Every cloud service consists of several components. Therefore, the functionality accessed by the end user is just the tip of the iceberg. There are also a lot of infrastructure-related features that are invisible to the users but crucial to getting the solution up and running.
Registration of a new tenant of a cloud service is a perfect example of such a feature. If we are talking about a CRM system or accounting software, the user cannot just log in to the system. Usually, before this, they land on a website, sign up for the service, confirm registration via email, log in to the site, choose a pricing plan, pay for it (or chose a free demo plan), and finally get to the application.
Once the plan is chosen, we need to create a tenant for the user within which all interactions with the service engine are performed. This tenant entity should be filled in with the relevant data. Several user accounts may use one tenant, so if the tenant admin wants to open such access with different permissions, we should enable them with the features to do it.
All these things like registration, premium plans, backup scheduling or data sharing with access management have nothing to do with business management or accounting. However, they are essential for the overall user experience.
For the developer this means thousands of lines of code to write aside from programming the solution itself. Managing the infrastructure-related features often takes more time and resources than writing the code for the core cloud service functionality.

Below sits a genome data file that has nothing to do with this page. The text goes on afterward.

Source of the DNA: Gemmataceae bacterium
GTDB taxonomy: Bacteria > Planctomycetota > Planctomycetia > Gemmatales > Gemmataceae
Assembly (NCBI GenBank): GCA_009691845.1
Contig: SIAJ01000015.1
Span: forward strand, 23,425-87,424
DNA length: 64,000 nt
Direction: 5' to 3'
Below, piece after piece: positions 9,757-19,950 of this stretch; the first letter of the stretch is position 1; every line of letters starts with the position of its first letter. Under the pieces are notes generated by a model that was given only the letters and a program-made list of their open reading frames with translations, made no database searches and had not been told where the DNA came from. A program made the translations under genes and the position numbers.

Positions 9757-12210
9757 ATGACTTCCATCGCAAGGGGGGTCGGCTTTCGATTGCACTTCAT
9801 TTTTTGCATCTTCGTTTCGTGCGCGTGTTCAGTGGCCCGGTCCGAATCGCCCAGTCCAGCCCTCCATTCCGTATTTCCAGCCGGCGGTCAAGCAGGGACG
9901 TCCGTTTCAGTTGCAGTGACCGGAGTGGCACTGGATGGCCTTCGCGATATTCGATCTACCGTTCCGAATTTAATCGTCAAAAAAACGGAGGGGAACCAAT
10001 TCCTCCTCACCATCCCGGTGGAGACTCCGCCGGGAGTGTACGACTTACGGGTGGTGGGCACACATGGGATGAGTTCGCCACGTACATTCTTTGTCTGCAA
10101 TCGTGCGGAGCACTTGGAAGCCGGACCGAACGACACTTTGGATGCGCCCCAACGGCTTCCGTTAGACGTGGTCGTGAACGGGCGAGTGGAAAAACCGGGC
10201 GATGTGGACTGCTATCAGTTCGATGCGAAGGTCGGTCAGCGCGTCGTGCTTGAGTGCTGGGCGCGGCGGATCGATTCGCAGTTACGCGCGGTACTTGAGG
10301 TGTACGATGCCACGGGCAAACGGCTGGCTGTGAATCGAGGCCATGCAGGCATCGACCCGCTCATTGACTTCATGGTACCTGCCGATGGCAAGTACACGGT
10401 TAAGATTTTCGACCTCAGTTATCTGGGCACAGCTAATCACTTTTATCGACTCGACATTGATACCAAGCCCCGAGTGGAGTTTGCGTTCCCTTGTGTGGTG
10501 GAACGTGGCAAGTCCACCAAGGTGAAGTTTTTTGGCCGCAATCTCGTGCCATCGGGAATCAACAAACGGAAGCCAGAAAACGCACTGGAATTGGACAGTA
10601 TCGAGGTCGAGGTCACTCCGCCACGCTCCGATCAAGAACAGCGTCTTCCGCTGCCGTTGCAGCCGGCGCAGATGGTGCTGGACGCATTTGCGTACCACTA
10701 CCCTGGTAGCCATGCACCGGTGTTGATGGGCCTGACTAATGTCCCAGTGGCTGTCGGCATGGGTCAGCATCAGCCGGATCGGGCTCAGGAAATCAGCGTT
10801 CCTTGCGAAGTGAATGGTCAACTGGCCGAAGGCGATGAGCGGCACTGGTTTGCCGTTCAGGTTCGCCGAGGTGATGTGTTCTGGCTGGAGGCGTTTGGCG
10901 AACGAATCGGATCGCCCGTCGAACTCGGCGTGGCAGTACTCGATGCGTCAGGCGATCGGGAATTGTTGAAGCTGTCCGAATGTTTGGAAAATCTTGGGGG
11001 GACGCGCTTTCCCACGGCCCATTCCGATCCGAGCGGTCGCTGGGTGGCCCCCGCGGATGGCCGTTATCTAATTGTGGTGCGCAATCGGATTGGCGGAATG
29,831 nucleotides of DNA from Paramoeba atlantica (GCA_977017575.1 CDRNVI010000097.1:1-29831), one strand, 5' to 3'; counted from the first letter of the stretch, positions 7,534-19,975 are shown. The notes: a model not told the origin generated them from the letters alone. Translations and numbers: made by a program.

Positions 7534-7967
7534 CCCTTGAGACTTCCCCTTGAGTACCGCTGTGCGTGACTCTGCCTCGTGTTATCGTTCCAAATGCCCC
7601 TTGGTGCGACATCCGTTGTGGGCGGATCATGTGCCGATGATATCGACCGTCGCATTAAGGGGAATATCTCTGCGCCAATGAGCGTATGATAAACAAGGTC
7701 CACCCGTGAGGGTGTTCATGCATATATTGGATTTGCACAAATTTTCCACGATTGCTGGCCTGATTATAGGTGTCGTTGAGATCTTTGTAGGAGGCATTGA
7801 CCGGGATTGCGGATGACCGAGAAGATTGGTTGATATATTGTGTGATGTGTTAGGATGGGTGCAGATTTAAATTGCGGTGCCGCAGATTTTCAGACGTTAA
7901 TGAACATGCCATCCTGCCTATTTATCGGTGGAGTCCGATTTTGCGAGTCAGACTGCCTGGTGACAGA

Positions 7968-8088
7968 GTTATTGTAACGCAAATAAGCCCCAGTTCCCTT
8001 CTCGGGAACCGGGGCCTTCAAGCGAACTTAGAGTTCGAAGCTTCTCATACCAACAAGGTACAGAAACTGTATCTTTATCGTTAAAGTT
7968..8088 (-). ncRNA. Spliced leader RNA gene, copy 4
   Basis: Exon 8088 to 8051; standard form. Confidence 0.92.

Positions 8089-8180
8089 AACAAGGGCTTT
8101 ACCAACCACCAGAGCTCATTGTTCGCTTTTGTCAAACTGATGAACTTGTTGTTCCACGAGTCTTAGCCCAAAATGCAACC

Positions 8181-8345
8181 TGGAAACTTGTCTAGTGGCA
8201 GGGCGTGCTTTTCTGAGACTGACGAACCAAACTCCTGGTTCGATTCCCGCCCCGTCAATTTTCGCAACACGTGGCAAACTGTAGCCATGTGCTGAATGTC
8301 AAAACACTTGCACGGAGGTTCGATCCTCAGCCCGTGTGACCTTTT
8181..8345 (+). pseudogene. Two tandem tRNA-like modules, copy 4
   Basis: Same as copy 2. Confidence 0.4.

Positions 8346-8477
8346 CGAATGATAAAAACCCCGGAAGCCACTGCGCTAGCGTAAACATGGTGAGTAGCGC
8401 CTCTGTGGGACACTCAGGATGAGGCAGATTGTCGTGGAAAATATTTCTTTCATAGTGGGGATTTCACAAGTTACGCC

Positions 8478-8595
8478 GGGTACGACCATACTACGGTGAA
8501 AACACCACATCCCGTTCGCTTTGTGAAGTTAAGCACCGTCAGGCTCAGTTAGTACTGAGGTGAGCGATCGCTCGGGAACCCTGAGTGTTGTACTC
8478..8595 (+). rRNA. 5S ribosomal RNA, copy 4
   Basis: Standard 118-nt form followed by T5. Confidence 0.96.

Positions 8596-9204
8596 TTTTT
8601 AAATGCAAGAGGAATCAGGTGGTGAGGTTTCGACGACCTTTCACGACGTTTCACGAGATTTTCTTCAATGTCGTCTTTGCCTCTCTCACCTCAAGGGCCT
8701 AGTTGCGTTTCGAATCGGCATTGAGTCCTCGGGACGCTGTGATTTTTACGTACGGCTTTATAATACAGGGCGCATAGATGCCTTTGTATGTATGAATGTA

We have experienced this ourselves while working on the AccountingSuite cloud software. The development team was finally split into two different groups — one continued developing the core functionality while engineers in the second team dedicated their time to the support of front-end solutions like billing and registration modules.
Such an approach leads to a number of problems. One of the biggest is inconsistent development. Back-end development requires the use of different platforms, programming languages and frameworks which are utterly different from the tech stack used for the development of the core functionality.
This is inefficient, and the distance between the core stack and the infrastructure grew continually.
What if we could create features for both the core service and its under-the-hood components simultaneously using the same technologies? It would save us a lot of time and resources. This is why we decided to implement this approach in reality.
To do this, we have introduced a new entity to our infrastructure. It is called the Service Manager, and it is a database of all infrastructure-related data for the specific cloud service. We store there the number of tenants of this service, a list of the users with their permissions, payment details and subscription information, and so on.
This database is developed using the 1C:Enterprise platform. Using the Service Manager we can register new users, send them email invitations, apply a different set of databases/configurations for each user, etc.
So, we have finally moved to designing the cloud service’s server side using the same technology it was built on. The Service Manager tells the cloud app what degree of access each user should have or when the access should be terminated.
The first advantage of this approach is the reduction of the overall number of code lines written. If you already have large chunks of the server-related code that you can apply to the new cloud app, it makes everything much easier and faster.
The second advantage is flexibility. Using the same tech stack for the front-end and back-end parts allows you to make maximum use of functionality.
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